From Grosse Pointe to Afghanistan: Former student now private first class

From Grosse Pointe to Afghanistan: Former student now private first class

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KIERA VALENTE ’13 | Staff Writer

Photo Courtesy of Matt Rajt| Serving as a gunner in Afghanistan, Rajt poses with members of his Combined Anti Armor Team one with Third Battalion Sixth Marines out of Camp Lejeune, North Carolina
Photo Courtesy of Matt Rajt| Serving as a gunner in Afghanistan, Rajt poses with members of his Combined Anti Armor Team one with Third Battalion Sixth Marines out of Camp Lejeune, North Carolina

The Latin phrase “Semper Fidelis” means ‘always faithful’. These are the words that Private First Class Matt Rajt has been living by since September 2010, three months after he graduated from South.

“I’m a member of the United States Marine Corps,” said Rajt. “I’m serving as a gunner with Combined Anti Armor Team one as an Anti Tank Guided Missileman with Third Battalion Sixth Marines out of Camp Lejeune, North Carolina.”

In regards to the military terms above, it means that he works with a group of 40 Marines, Rajt said. Gunner is the billet he serves under where he serves as the Missileman, which means that he operates the trucks they drive.

Rajt said he knew he wanted to join the military since he was a junior at South. Even though joining the Marines was not what many students did, he still saw himself as just an average student.

“In high school, I was pretty average,” said Rajt. “ I played rugby for the school, and had average grades. I wasn’t super popular, but I had friends. They were all very supportive of my choice to join the military.”

Since joining the military, Rajt has come back to visit South numerous times, he said. His visits have given students and teachers an opportunity to see the changes the Marines have had on him.

“It was a complete 180,” said English teacher Jodi Stevens. “I was shocked by the change; he had focus, direction, a purpose, a plan and he found something he really enjoyed.”

One of the hardest parts of being in the Marines (and any other branch of the military) is being away from family, Rajt said.

“My family is really close so the separation was hard for them, too,” said his sister Courtney Rajt ’13. “It almost completely took over my mom’s life. Our dining room table was filled with care packages all the time and we have Moto (Marine) stuff everywhere in our house.”

Having a brother who is always gone is hard to deal with, Courtney said. Usually an older brother is just off at college, not off at war, which makes the situation much more difficult.

“I knew when I signed up for the Marine Corps Infantry that I would be deploying to a combat zone,” Rajt said. “Somewhere possibly very hostile, so I was mentally prepared to go to Afghanistan. Everything goes through your mind when you first hit country, from ‘what’s my family doing’ to ‘am I going to be coming back on this plane or under it.’”

“He’s my best friend and we’re super close, so it really sucked when he was gone for seven months with little contact,” said Courtney.

Besides being away from his family, combat is another challenge, Rajt said.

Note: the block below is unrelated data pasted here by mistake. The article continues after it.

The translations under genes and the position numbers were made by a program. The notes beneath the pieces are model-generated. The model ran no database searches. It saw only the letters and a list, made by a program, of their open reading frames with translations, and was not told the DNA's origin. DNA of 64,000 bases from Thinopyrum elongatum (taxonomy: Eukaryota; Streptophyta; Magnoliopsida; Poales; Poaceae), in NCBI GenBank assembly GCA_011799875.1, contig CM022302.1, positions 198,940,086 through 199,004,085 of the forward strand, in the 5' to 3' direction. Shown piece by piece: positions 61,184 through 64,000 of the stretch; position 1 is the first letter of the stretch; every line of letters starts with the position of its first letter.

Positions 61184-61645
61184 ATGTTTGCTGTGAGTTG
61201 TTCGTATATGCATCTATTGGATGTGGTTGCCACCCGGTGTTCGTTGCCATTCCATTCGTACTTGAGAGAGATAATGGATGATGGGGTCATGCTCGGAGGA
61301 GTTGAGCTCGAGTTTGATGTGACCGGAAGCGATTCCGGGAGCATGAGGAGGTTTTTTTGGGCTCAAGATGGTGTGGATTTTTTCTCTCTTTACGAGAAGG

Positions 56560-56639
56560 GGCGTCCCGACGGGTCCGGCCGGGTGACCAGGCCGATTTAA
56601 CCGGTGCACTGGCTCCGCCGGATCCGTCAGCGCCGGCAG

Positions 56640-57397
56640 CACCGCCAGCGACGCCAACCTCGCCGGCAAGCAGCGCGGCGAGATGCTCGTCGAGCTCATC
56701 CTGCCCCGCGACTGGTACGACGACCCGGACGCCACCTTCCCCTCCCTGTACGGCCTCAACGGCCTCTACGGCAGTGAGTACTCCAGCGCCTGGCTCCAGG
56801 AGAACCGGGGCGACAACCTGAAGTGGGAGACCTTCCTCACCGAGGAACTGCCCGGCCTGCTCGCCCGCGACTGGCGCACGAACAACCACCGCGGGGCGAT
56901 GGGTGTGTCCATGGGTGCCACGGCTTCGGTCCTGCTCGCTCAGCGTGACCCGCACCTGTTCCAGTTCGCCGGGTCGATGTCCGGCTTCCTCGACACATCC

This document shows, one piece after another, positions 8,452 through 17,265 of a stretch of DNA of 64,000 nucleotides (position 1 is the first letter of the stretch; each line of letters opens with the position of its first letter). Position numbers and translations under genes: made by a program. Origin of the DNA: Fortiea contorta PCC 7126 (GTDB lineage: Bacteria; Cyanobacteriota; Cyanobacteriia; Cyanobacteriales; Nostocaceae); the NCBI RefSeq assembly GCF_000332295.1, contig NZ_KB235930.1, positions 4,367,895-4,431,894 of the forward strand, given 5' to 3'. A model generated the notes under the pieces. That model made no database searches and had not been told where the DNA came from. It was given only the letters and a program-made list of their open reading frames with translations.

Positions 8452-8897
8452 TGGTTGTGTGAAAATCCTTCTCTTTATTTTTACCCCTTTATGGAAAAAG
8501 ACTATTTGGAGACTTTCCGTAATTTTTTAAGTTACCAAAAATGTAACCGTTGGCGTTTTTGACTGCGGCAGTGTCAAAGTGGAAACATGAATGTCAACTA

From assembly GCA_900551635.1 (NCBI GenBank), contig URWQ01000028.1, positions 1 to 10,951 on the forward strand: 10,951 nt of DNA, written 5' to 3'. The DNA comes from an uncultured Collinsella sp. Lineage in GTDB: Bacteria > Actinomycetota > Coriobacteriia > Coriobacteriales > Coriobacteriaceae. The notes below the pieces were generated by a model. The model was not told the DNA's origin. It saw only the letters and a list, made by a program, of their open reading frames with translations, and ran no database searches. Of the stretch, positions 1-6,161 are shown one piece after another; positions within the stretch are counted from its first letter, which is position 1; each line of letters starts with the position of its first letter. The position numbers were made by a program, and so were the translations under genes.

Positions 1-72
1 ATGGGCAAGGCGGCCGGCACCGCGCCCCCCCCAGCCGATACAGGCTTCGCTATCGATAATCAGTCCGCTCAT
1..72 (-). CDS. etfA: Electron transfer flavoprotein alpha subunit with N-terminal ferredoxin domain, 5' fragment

“The hardest part is the uncertainty,” said Rajt. “Not knowing what’s going to happen. If you’re going to make it back to base that day, if you have enough supplies for the patrol you’re on, whether you’re going to be able to see tomorrow. It all takes a huge mental toll on you.”

After being deployed in Southern Helmand Province, Afghanistan for seven months, Rajt realized just how different things in combat are.

“Everything is different about Afghanistan,” he said, “from how they talk to even how they sit.”

Along with the people many other things are different in Afghanistan, Rajt said. There are many things that he misses while away.

“On deployment, some of the things I missed the most were mattresses, hot showers, because I didn’t shower for 66 days (and) having a roof to sleep under,” said Rajt. “Electricity was a big thing too, light dictated all of your activities.”

Knowing that deployment is just around the corner, there are many things that need to be done in preparation, Rajt said.

“The thing that prepared me most for the Marines was playing sports,” said Rajt. “The Marines are really just a huge team, and having that team mentality going in, and the mental toughness helps you out a lot when things get tough when you first join.”

Rajt said that there are many changes that come along with joining the Marines, both physical and mental.

“Even as a lower man on the totem pole I’m still tasked out with a lot of responsibilities,” said Rajt. “So it (being in the Marines) has definitely made me more mature, especially as a member of the infantry, because I realize that many others lives can depend on the decisions I make in combat.”

When Rajt made the decision to join the Marines, he was still in high school. With any decision comes risks, the risks for this decision can be very dangerous.

“I don’t get excited about any kids going off to service,” said Stevens. “I’m afraid they’ll get hurt or even worse. But for Matt it was the right decision, it really seemed like a perfect fit.”

Being in the military comes with a lot of responsibility, Rajt said. Responsibility like that in high school is hard to achieve. But with help from the Marines, Rajt reached the responsibility needed.

“I knew when I signed up for the Marine Corps Infantry that I would be deploying to a combat zone,” Rajt said. “Somewhere possibly very hostile, so I was mentally prepared to go to Afghanistan. Everything goes through your mind when you first hit country, from ‘what’s my family doing’ to ‘am I going to be coming back on this plane or under it.’”

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